The calcified foreign bodies in the nose were formerly designated false or true rhinoliths. Today, these terms have been replaced by exogenous and endogenous, depending on whether or not a nucleus, around which the incrustation has been deposited, can be found. Those rhinoliths that have developed around nonhuman material introduced into the nose and remaining in situ such as cherry stones, stones, forgotten nasal swabs, or similar objects are termed exogenous. Endogenous rhinoliths are those that have developed around the body’s own material such as, for example, ectopic teeth in the maxillary sinus, bone sequesters, dried blood clots in the nasal cavity, and inspissated mucus [19, 20]. Some 20% of the rhinoliths are of endogenous origin [19]. The pathogenesis of rhinolith development has still not been completely elucidated. The following four conditions for the development of such a lesion are generally accepted and recognised.(1)The foreign body introduced into the nose must give rise to an acute or chronic inflammation of the nasal mucosa with consecutive suppuration.(2)The putrid discharge must have a high content of calcium and/or magnesium.(3)The mechanical obstruction must block the outflow of pus and mucus.(4)The secretion must be exposed to a current of air, to concentrate pus and mucus and permit the mineral salts to precipitate, and thus give rise to Incrustation.

The last point is presumably the reason for the fact that an antrolith in the maxillary sinus is only a rare occurrence [19]. To date, there have been no reports of a calcified foreign body in any of the other sinuses. Rhinoliths almost always occur unilaterally. Kharoubi [21] reported an unusual case of bilateral rhinolithiasis subsequent to destruction of the posterior nasal septum.

Time is a major factor in the development of a rhinolith. The literature contains information on different in-situ durations [2, 10, 14, 21]. One author describes the case of a woman in whom, a sharp irrigation of the maxillary sinus was performed at the age of ten, absorbent cotton wool had been introduced into the nose and forgotten. 27 years later, she attended an ENT clinic complaining of impaired nasal breathing. Following an inspection of her nose she was informed that her breathing was “normal,” and an operative exploration was not done. On account of the foul smell from her nose, the patient was socially isolated and never married. Some 8 years later, her persistent breathing problem prompted her to make a further attempt to have it surgically treated. Once again the rhinolith remained undetected and no operation was performed. At the age of 71, the patient consulted an ENT specialist for a hearing problem, and, at last, the rhinolith was discovered incidentally and removed. The stone had thus remained in situ for 61 years. This case described by Bader and Hiliopoulos [22], with all its human tragedy, illustrates the fact that despite typical symptoms, the diagnosis of a rhinolith is not always easy—as Seifert noted in 1921 [23]—and this underscores the need for an endoscopic examination of the nasal cavities [24].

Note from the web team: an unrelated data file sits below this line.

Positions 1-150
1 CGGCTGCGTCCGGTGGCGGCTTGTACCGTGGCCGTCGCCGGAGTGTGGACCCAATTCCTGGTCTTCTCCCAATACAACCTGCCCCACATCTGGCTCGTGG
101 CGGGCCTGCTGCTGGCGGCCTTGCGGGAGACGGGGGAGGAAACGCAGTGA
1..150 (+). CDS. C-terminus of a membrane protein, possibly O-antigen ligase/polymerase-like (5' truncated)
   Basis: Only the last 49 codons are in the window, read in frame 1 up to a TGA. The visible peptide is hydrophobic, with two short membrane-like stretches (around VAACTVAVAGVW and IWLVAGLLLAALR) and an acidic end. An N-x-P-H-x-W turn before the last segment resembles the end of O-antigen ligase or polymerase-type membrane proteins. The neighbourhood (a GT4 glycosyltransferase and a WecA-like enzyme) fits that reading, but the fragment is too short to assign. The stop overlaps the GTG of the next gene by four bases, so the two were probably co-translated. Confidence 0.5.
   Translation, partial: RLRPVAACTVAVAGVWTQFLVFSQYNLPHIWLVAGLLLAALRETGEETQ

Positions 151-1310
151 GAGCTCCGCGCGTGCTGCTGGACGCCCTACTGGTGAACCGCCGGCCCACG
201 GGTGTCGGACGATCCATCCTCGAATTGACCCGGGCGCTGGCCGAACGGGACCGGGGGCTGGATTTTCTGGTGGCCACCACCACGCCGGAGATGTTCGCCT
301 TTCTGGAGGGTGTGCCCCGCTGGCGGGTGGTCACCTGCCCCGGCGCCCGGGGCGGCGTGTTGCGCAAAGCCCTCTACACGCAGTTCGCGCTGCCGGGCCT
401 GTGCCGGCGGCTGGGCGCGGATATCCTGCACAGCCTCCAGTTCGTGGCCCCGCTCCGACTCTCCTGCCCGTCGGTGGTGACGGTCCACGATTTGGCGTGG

In most of the cases, the rhinolith is located in the inferior nasal meatus [11]. The literature also contains an occasional absolute rarity, such as a living foreign body, for example, a living leech [25]. However, the literature also contains reports of rhinoliths that were only identified because of the severe complications they caused, such as perforation of the hard palate bony destruction, and expansion of the stone into the maxillary sinus, facial tetanus, or septal perforation [5, 6, 9, 11, 26].

In the case described herein, a pronounced, nonperforated displacement of the septum to the left, together with unequivocal atrophy of the inferior and middle turbinates, was to be seen. Small rhinoliths are removed transnasally under local anaesthesia, where necessary with microscopic/endoscopic assistance. Large lesions are first fragmented within the nasal cavity, and the pieces then removed under general anaesthesia. Removal of intranasal stones with the aid of an ultrasound lithotripsy is certainly not the treatment of choice as supposed by Mink et al. [27].

4. Conclusion

A typical history, clinical signs, endoscopy, and radiographs showing a calcified mass point to the presence of a rhinolith. For the differential diagnosis, all possible lesions capable of blocking the nasal cavity and appearing as a calcifying mass on the X-ray must be taken into account, for example, calcifying angiofibroma, chondrosarcoma, chondroma, osteosarcoma, and calcifying polyps.

Although rhinoliths are a rare occurrence, the ENT physician should be aware of their existence.

Consent

All reasonable attempts have been made to obtain the patients consent, but were unsuccessful due to the fact that the patient has in the meantime returned to his home country. However, there is no reason to think that either he or his family would object to publication since it is not possible for the reader to ascertain the identity of the patient from the text or pictures.

Competing Interests

The authors declare that they have no competing interests.

Authors’ Contributions

D. Brehmer performed surgery and prepared the manuscript and reviewed the literature. Randolf Riemann was involved in the literature review and reviewed the manuscript. All authors read and approved the submitted manuscript.